The solution, of course, it very simple: disconnect one interface, and the network will start working again. But, if you’re like me, it can take a few minutes to remember exactly what you did before everything stopped working.

Two notes: many newer devices automatically cut off traffic to the WiFi port if they detect that there is traffic on the Ethernet port, thereby preventing you from creating the network loop. However, network loops can be pretty subtle; for instance, having two Hubs or an AyrMesh Hub and an older AyrMesh Receiver (newer Receivers turn off the WiFi port if they’re connected to the router via Ethernet) connected to your router via Ethernet at once (for instance, initializing a device without unplugging your Gateway Hub) can cause a loop as they connect via their wireless, and other devices can surprise you as well. The strangest one we have seen was a user who had a low-power “Zigbee” type device to link to sensors in the field. He had a second device connected to an AyrMesh Receiver in another field to “talk” to the sensors in that field. However, the sensors were a meshing type, and could “talk” to each other, and sensors in the two fields would occasionally make contact with each other, causing a network loop. That took some time to figure out…

The last common problem we see is IP address conflicts – two or more devices on your local network with the same IP address.

Each device on your network must have a unique address. If your router detects two different devices with the same IP address, it will just shut down, or at least shut down one port. The good news here is that the AyrMesh equipment can’t CAUSE an IP address conflict; the bad news is that they also cannot PREVENT an IP address conflict.

There are a number of ways in which an IP address conflict can occur, but, by far, the two most common ways are:

  1. Someone setting up equipment on the network provides a “hard-coded” or “static” IP address to a device (instead of that device using DHCP to automatically receive an address from the router), and they use an address that is (1) already in use, (2) in the range of addresses the router can use to assign to devices automatically via DHCP, known as the “DHCP range,” or (3) they use an address that is outside the router’s DHCP range and then, at some point, the router is reconfigured and the address is within the DHCP range. If the same address is given to two devices, then the network (or at least part of the network) halts immediately. If a static address is assigned within the DHCP range of the router, then, eventually, the router will assign that address to some other device, at which time there will be a conflict and at least port of the network will halt immediately.
  2. Someone sets up a second router on the network that is configured to use the same IP subnet as the primary router. The router’s address (typically or may conflict directly with the primary router’s address, which will bring the network down quickly, or the router will eventually assign an IP address via DHCP that is identical to another device with an address assigned via DHCP by the primary router, and the network will come to a halt.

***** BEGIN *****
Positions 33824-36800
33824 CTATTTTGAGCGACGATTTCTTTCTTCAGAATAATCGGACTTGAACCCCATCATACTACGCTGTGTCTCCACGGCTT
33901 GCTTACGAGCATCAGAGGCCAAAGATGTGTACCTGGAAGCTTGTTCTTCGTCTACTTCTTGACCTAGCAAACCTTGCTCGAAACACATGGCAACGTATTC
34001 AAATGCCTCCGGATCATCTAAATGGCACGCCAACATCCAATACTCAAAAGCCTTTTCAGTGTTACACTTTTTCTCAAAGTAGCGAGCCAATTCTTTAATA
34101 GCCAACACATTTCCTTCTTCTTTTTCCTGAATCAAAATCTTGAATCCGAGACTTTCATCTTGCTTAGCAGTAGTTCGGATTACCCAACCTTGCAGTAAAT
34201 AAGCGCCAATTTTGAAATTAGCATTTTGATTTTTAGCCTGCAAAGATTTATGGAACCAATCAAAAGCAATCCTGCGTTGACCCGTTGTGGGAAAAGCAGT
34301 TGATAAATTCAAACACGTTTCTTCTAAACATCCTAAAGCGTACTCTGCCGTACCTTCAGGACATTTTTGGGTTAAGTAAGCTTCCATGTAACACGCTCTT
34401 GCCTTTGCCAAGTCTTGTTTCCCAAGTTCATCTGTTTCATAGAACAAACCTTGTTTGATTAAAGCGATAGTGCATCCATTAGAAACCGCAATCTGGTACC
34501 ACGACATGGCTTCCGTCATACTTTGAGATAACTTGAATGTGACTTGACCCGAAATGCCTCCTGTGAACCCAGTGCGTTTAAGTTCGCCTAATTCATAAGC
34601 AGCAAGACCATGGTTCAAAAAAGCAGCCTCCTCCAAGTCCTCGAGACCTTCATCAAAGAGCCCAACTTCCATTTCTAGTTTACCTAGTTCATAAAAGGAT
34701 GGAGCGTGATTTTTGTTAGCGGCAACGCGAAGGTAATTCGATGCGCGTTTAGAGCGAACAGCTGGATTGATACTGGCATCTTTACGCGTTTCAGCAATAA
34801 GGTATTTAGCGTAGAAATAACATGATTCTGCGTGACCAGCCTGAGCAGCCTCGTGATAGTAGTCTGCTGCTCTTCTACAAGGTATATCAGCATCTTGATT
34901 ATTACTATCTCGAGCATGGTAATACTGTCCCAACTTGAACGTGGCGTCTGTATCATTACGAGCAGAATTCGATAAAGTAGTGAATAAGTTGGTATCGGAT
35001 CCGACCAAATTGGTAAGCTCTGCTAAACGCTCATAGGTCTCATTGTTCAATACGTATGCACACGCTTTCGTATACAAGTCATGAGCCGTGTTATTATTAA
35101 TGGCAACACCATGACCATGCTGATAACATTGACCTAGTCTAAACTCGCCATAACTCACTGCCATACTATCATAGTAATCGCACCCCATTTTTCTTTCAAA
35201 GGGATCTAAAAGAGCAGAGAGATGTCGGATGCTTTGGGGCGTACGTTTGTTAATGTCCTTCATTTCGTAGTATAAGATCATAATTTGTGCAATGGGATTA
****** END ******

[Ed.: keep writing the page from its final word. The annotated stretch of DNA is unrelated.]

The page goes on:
To the first point, we STRONGLY recommend against using static addresses on any equipment, because almost all modern routers enable “DHCP reservations” or “dynamic static addresses” or something like that, by which the router is configured to provide the same IP address to a particular device every time. This means that the router is aware of all the devices on the network and won’t accidentally give two of them the same IP address, but critical devices (e.g. IP cameras, grain dryers, etc.) always have the same IP address on your network, so you can do things like “port-forward” to them and know they’ll always respond.

To the second point, setting up a second router is not very difficult, AS LONG AS you understand the basics of IP addressing and IP subnets. For instance, if your main router has the LAN address, it is creating a network with the subnet to – the first three numbers are always the same, indicating they are all on the same network, and the third number is unique to each device. So the easy way to use a second router is to set it up with the address (outside the IP subnet of the first network because the third number is different), so it will create a different subnetwork with addresses to – no conflicts!

You can also segment your IP subnet between the two routers by setting the first router to serve, for instance to and the second router serve to, but that’s a bit beyond the scope of this article.

You can learn more about routers and networks in our simple three-part series on routers and switches.

This knowledge can help you debug the vast majority of problems you find on your network. We can offer a few simple rules based on this:

  • Make sure your cables are good. An old joke goes, “The hardest part of wireless networking is the wires!” It’s funny because it’s true… and you can now buy short, good Ethernet cables at home supply stores for testing. If you replace a cable with a short, known-good cable and the device works, you know the cable you replaced is bad, even without a cable tester.
  • When connecting devices, or changing from connecting via Ethernet to connecting via WiFi (like a WiFi camera), keep your wits about you. If the network stops, disconnect one interface.
  • Avoid using static IP addresses – use DHCP reservations for devices that need unchanging IP addresses.
  • Don’t use additional routers on your network. If you need WiFi in a remote location, use a WiFi access point (ASUS routers and some others can be configured in “AP mode” or “Bridge mode” to turn the routing part off). If you need additional Ethernet ports, use an Ethernet switch.

A great reason to have WiFi at your Grain Bins – StepsGMS